Bob_Church

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Everything posted by Bob_Church

  1. Bob_Church

    Commercial balloon tandem skydives?

    "Just trying to understand the situation from a farmer's point of view -- Other than that balloons dropping in are clearly an annoyance. " The procedures I got from John when he took several of us for for rides and on one leg let me jump is that occasionally the property owner will shake their head or wave their hands and he then ascends before actually touching down. That way it's no big thing for either. He made it sound like it was pretty common for that area, but maybe he was just more considerate than most. Having a balloon land, then the ground crew meet with it and the pilot, in the middle of a field where you're trying to grow a crop could definitely piss a person off. And if you're not going to do those things there would be no reason to land. We had an ultralight land in a corn field across from where we normally land. Yes, we'd occasionally land there but we'd gather up our gear and very carefully walk out in a way that caused little if any damage. The ultralight crew drove a pickup truck to him and pretty much destroyed a lot of his crop and just kept going. What really bothered me is when the farmer came up to the airport yelling about us skydivers messing up his field.
  2. Bob_Church

    Commercial balloon tandem skydives?

    I was telling my dad one day about the World View Enterprises stratosphere balloons and how they can hold a commercial payload over the same spot for months by taking advantage of different air currents that go in different directions at different altitudes. If they start going off course, they just go higher or lower to catch a current in their favor. To my surprise, my dad told me that some hot air balloonists do the same thing. He had worked as a traveling ground crew for some balloon accuracy landing contest. They would carry a helium tank and occasionally release helium balloons to observe which way the air currents were going above them. While I get that there is a lot of special skill involved in that kind of accuracy landing, it does suggest that with the right experience even balloons don't HAVE to land in some random field. The helium balloon pilots can navigate from one continent to another and land where they want to. Usually. Well, close. Most of the time. Anyway. Kittinger has some great stories about it. I think they're in "Come Up and Get Me"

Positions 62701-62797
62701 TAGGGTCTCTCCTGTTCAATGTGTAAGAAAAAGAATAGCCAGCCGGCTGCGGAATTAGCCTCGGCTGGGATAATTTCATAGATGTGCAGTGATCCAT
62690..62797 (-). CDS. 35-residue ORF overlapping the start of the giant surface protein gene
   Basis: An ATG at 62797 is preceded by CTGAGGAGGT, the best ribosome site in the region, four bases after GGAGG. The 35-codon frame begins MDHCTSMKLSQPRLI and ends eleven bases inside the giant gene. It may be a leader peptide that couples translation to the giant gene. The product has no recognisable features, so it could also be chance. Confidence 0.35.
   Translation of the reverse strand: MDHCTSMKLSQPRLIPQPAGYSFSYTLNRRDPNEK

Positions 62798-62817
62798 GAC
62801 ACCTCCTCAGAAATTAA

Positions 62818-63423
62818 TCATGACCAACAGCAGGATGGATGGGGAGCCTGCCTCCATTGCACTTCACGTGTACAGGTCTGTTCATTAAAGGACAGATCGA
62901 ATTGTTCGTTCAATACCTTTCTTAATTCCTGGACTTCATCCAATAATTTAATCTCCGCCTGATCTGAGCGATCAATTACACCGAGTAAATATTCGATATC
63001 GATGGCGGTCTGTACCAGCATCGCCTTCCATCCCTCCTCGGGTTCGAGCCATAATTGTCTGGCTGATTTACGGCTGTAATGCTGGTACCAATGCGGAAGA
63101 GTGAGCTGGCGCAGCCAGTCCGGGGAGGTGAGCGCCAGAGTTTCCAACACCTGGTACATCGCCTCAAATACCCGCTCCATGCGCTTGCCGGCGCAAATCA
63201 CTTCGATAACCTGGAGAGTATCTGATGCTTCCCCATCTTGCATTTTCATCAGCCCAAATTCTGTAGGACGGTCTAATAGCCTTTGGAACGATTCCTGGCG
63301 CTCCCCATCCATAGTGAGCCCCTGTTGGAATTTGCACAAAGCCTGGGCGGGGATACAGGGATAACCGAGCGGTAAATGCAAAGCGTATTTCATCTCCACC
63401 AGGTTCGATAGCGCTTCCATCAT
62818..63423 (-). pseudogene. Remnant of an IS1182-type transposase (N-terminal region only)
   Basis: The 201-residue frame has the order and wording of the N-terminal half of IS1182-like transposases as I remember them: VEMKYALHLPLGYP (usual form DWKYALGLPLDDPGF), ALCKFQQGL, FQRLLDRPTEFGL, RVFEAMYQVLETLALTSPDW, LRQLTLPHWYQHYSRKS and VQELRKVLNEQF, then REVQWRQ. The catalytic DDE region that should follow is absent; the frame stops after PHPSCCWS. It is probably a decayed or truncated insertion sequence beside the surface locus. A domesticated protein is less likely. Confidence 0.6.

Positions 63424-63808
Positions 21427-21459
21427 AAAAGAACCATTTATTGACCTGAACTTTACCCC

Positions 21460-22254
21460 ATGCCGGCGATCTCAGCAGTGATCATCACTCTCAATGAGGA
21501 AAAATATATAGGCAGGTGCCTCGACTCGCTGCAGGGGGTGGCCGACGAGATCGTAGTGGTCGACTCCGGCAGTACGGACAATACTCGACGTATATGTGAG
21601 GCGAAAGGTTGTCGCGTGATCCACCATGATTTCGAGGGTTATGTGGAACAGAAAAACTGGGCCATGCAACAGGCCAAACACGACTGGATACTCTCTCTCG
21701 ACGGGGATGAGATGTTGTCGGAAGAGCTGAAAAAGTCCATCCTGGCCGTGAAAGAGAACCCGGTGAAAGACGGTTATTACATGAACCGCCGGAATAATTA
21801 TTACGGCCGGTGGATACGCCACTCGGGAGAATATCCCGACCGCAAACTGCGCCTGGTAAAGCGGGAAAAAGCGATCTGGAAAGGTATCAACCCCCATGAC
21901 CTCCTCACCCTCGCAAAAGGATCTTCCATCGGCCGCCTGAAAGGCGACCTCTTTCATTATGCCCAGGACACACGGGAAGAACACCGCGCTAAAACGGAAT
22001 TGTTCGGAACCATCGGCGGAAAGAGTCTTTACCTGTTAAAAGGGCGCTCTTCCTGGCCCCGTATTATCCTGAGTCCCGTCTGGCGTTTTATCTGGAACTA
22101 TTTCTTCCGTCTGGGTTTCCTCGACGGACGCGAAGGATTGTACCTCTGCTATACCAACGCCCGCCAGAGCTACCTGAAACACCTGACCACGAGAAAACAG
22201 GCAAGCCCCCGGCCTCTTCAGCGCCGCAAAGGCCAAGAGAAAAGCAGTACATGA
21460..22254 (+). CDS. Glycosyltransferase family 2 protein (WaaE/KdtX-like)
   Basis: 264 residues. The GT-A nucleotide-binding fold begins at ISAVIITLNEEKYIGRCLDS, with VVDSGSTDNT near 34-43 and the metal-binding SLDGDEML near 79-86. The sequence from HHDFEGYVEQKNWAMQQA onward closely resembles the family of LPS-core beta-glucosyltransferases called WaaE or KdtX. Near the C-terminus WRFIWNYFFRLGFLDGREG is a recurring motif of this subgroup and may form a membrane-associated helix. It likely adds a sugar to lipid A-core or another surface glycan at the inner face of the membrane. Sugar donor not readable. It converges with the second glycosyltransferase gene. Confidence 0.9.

3. Bob_Church

    The fear!

    This is just an idea, and I don't know what sort of aircraft you're jumping but is there a way to make it so that the climb to altitude is short? I think a few hop and pops where you get to altitude quickly, get out alone and just enjoy the sky might help. And it definitely can't hurt.
  4. Bob_Church

    The fear!

    "For many years; I've called this, "Hitting the Wall." It happened with many and pushing past it can be difficult. My own S/O hit her wall at about 30 skydives. The wall can be defined as being at that point where your sensory perception all begin to hone into all the things that "can" go wrong. It's like all the little bts of information you've learned become this huge bowl of holy shit, WTF am I doing? " I had it from jump 1. My first jump, which was also my first time in a plane, I was so terrified that I couldn't speak. Fortunately they trained us for hours so I just did what the JM told me to do. The exit is a blur from "go" until I was hanging under canopy. I looked around, saw the plane flying off, said "this is great" then finally pulled my dummy ripcord. I never had any fear once I left the aircraft but up until nearly a hundred jumps it was bad. On my first DC3 jump, I had a little over 50 then, I had a hard time standing up in the plane because my stomach hurt. But once I was out I was fine. I think the stress is your mind trying to talk you out of it but once you step out it knows it's not going to happen and relaxes. I eventually reached the point that unless I've had a really long layoff I don't really get butterflies, but it took awhile. Just keep on jumping.
  5. Bob_Church

    Commercial balloon tandem skydives?